Our staff and students at UoR have shared their Diwali celebrations with us in this blog!
Diwali is a very important festival for me. This allows me and my family to be together and celebrate. Last year, for Diwali we put Diyas around the house and got some sparkles to play with in the garden. Additionally, at university we had a Diwali ball during my first year which made me realise that this festival allows people to unite and have fun. It was full of dancing and taking loads of pictures.
Diwali is a time where all of my extended family get together. We play games and eats lots of freshly prepared Indian snacks and sweets.
Diwali for me is about spending time with my family eating Indian food, playing games and watching the fireworks. Growing up in Leicester I was surrounded by the biggest Diwali celebrations outside of India, I am so grateful to have celebrated and still celebrate in such a huge manner.
– Bhavani(Sewa and Sanskaar)
For me Diwali is about spending time with family and friends. Me and my family celebrate it by lighting Diyas(candles) outside our house and eating plenty of Indian Sweets. During this time, we also do fireworks and make rangoli which is a special type of art using different colours of powders to make beautiful designs.
– Priyan(secretary and media)
This Diwali, light a candle for hope
Santosh Sinha (Staff Engagement Manager; Co-Chair of BAME Staff Network)
What a difference a year makes!
Diwali (the Hindu festival of lights) feels much brighter this year. Earlier this week, I was taking my son for his taekwondo class when the sky lit up with colours and sounds of fireworks.
I am sure that the private school, which put on this display, was either celebrating Guy Fawkes Night a bit early or trying to cheer up its pupils. However, for me – and to some extent, my son – fireworks at this time of the year mean that other are joining in, in the celebration of Diwali (though some Indian friends suspect that this year it might also be English and Pakistani cricket fans celebrating yet another disappointing performance by India at the T20 Cricket World Cup).
There is something about the fireworks that cheers you up. Over the years, we have toned down our use of fireworks. As parents, a sparkler seems to be the safest device your child can handle and the rest has to be done in moderation to be a good neighbour.
Unlike last year, when the celebration were non-existent, this year’s celebrations started over the weekend for us. We had invited some families for dinner and Diwali celebrations with us. With COVID19 continuing to cast a shadow, we had to go for a much smaller gathering that we are used to.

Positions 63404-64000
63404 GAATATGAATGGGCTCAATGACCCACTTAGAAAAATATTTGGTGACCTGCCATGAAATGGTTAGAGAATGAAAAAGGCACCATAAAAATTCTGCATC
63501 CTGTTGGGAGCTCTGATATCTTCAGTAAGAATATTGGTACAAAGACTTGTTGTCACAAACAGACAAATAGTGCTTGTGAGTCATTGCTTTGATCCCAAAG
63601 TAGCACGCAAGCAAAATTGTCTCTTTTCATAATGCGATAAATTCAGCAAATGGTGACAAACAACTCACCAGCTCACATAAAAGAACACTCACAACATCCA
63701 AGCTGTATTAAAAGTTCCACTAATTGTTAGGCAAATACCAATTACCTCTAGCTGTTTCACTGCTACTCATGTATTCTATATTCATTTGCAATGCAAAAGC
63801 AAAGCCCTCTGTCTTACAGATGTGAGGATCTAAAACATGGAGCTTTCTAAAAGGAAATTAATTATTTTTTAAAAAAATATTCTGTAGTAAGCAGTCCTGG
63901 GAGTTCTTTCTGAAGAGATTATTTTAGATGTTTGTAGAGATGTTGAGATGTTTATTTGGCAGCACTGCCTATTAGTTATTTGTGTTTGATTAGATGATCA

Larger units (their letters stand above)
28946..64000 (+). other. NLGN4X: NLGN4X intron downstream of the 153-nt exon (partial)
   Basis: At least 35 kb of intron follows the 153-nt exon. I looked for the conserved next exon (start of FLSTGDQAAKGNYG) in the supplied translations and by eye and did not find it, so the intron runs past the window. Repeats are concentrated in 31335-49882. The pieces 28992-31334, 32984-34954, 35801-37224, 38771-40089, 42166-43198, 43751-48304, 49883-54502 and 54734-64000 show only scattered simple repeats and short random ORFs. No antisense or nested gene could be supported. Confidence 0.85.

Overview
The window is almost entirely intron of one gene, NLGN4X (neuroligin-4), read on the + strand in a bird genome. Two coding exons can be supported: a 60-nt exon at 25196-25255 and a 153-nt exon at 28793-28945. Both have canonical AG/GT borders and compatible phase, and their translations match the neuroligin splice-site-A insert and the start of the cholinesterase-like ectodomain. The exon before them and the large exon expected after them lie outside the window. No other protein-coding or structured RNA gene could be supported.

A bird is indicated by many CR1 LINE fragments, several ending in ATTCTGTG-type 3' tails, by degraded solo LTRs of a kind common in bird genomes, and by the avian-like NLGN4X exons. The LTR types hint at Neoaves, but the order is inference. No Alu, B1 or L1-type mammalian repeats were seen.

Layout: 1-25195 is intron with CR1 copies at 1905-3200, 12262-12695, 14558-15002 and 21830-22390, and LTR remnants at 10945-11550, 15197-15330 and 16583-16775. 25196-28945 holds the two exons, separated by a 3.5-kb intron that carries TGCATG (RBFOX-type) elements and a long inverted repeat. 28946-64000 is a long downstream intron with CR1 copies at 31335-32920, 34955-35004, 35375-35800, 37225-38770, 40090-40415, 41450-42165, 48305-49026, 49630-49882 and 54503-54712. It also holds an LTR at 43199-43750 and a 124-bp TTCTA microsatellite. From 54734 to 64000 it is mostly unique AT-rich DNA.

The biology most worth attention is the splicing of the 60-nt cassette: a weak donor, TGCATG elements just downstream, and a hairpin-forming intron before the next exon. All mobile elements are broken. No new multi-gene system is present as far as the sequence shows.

It did feel like Diwali. We had sweets. We had terracotta lamps. We had firecrackers. But most importantly, we had friends to celebrate the day with – friends who understand how important Diwali is and how it brings people together.
It was nearly two in the morning by the time we wrapped up, but the clocks were changing that night and we were able to gain an extra hour of sleep. Definitely my best Diwali gift ever!
Tonight we will be setting out to be with our friends, who we have celebrated Diwali with every single year that we have known them. The children look forward to it every year, and we enjoy spending Diwali with friends who are almost family to us.
My wife and I have been able to see our mothers after almost three years – she had to visit India to see hers and mine is visiting us at the moment.
As I wrote last year, most of us were hoping to meet up “soon” while being acutely aware that “soon” may be months away. Increased vaccination and the easing travel restrictions mean that the hope is now a reality.
So let’s light a candle tonight to hope that the next year is an even better year than this one!
Prof Vimal Karani S (Professor of Nutrigenetics & Nutrigenomics)
Diwali – Celebrating The Light Within
Shweta Band (Lecturer and PhD Candidate, School of Law)
The fragrance of sandalwood incense sticks and listening to the song ‘Uthi uthi Gopala’ in the blissful voice of Pandit Kumar Gandharva ji, the doyen of Indian classical vocal music- this is my earliest memory of a Diwali morning growing up in India. It was a decades-old family ritual and something that I miss every year celebrating Diwali away from home. As immigrants from India, I always find myself making eager attempts to relive and recreate all cultural traditions and rituals as an experience-legacy for my children. But there’s something magical in celebrating Diwali back home- surrounded by family and amidst the millions of lights and colours everywhere!
I’m sure you all know Diwali as portrayed by social media, but if you’ve ever wondered how an actual Diwali day in India looks like- join in this visual journey- from my Diwali trip to India in 2019 (something I had managed after eight long years).
As we celebrate Diwali away from home every year, we try and live the beautiful spirit of the festival- of the value of celebrating with family and friends, of the joy of gifting, of being thankful to the wealth (in whatever form!) that life has given us and of the eternal hope that good triumphs over evil and light over darkness. Diwali isn’t just about the light from the sparkles of the diya-lamps, or the lanterns or from the firecrackers. On a spiritual level, Diwali is all about being enlightened by the light within! It’s a beautiful reminder that one whose heart is filled with light, will brighten all lives around! This is what I love about my favourite festival.
So here’s the Diwali wish I leave you with –
Roshan karo, roshan raho!
May you spread the light. May you be the light!